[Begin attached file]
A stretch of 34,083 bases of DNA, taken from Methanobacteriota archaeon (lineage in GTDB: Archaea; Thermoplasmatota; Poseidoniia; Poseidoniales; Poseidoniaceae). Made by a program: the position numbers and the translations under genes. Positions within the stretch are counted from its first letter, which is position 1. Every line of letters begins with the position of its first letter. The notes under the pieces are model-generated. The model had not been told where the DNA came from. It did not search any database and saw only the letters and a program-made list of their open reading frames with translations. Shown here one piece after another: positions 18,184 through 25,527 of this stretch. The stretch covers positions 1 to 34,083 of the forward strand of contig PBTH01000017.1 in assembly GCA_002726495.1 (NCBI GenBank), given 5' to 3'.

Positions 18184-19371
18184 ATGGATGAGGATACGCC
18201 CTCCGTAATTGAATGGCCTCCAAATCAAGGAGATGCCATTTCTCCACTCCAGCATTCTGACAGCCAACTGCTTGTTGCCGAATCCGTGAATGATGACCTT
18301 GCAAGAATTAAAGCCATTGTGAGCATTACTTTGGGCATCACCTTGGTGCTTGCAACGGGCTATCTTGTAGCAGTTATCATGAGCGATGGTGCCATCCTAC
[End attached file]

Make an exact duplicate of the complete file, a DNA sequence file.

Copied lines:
A stretch of 34,083 bases of DNA, taken from Methanobacteriota archaeon (lineage in GTDB: Archaea; Thermoplasmatota; Poseidoniia; Poseidoniales; Poseidoniaceae). Made by a program: the position numbers and the translations under genes. Positions within the stretch are counted from its first letter, which is position 1. Every line of letters begins with the position of its first letter. The notes under the pieces are model-generated. The model had not been told where the DNA came from. It did not search any database and saw only the letters and a program-made list of their open reading frames with translations. Shown here one piece after another: positions 18,184 through 25,527 of this stretch. The stretch covers positions 1 to 34,083 of the forward strand of contig PBTH01000017.1 in assembly GCA_002726495.1 (NCBI GenBank), given 5' to 3'.

Positions 18184-19371
18184 ATGGATGAGGATACGCC
18201 CTCCGTAATTGAATGGCCTCCAAATCAAGGAGATGCCATTTCTCCACTCCAGCATTCTGACAGCCAACTGCTTGTTGCCGAATCCGTGAATGATGACCTT
18301 GCAAGAATTAAAGCCATTGTGAGCATTACTTTGGGCATCACCTTGGTGCTTGCAACGGGCTATCTTGTAGCAGTTATCATGAGCGATGGTGCCATCCTAC